She survived two husbands and three children. Living alone in her family home for nearly 30 years, she was well-known in her community. Always ready with a pot of homemade chicken soup for the sick, a hot-from-the oven pie for new neighbors or hand-sewn quilts for the babies.
Her church had a waiting list of congregants wanting to help her with any daily needs. It was a joy to spend time with her, listening to her stories. But, she was tired, so very tired.
With her last breath, “I’ve done enough, it’s time to go home.”
When I was a teen, my aunt and several women in her church “adopted” an elderly parishioner named Miss Estes. Occasionally, I would join my aunt when she visited. Miss Estes looked like she was at least 100 years old.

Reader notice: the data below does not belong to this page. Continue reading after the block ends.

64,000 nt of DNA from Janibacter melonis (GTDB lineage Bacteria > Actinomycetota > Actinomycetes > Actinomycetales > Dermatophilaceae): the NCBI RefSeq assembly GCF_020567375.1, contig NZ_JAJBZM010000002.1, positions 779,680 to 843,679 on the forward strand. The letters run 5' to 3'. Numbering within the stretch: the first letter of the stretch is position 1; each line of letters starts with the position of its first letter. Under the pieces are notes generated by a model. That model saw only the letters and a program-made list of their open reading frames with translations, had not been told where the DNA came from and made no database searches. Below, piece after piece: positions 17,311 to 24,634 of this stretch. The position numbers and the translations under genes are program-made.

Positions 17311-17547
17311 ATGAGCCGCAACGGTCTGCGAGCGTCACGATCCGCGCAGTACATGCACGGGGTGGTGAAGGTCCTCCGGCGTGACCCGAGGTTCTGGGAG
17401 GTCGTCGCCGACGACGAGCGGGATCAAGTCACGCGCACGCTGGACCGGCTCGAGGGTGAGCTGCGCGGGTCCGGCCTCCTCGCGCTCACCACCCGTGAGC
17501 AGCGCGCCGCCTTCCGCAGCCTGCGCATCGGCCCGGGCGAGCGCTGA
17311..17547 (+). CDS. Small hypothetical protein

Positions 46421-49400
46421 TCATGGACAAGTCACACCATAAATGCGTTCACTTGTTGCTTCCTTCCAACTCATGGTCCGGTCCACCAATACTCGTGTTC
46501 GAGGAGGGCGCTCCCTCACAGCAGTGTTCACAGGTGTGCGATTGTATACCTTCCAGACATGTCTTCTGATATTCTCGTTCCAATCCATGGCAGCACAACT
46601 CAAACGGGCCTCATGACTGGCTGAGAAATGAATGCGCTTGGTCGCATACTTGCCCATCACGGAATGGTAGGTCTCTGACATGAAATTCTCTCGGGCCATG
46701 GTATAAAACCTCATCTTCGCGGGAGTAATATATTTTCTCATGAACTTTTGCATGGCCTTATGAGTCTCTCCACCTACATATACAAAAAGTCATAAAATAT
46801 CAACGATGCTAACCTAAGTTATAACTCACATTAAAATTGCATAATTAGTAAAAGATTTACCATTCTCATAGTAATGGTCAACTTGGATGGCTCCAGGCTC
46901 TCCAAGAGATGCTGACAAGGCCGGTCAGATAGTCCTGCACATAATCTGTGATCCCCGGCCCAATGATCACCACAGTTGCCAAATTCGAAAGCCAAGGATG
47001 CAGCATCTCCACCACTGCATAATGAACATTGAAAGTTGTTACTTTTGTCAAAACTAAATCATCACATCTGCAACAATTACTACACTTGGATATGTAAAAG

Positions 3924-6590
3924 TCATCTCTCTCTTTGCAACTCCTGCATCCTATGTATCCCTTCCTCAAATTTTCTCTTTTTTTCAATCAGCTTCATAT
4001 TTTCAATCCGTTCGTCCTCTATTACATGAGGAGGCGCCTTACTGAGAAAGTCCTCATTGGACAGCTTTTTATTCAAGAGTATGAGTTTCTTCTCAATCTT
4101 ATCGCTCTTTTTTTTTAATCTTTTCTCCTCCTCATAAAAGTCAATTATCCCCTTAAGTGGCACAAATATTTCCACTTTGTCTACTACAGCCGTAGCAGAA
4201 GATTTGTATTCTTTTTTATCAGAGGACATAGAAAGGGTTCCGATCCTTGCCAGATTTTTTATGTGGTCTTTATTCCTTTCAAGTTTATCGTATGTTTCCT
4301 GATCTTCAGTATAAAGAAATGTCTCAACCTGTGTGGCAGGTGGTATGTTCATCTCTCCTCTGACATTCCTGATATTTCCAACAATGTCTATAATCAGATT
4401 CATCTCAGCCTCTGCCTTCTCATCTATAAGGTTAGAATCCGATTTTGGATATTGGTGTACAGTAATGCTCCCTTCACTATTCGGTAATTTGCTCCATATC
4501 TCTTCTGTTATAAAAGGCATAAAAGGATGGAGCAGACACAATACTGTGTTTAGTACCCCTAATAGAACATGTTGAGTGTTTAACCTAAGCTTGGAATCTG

She and her younger brother lived in a ramshackle shack in rural Tennessee. They had no running water. They filled jugs from a well about 20 yards from their house. They had no central heat, nor indoor plumbing. Their three-room cabin warmed only by a coal-burning stove. An outhouse sat behind the cabin at the edge of the woods.
One day, my aunt asked me to stay the night with Miss Estes. Her brother was out of town, and there was no one else who could come over. It was an experience I don’t think I’ll ever forget. This woman, who lived in what I considered abject poverty, was the most cheerful and loving person. She didn’t see herself as poor, because she was rich in other things. She had a home, food, warmth, and caring friends.
It was a humbling lesson.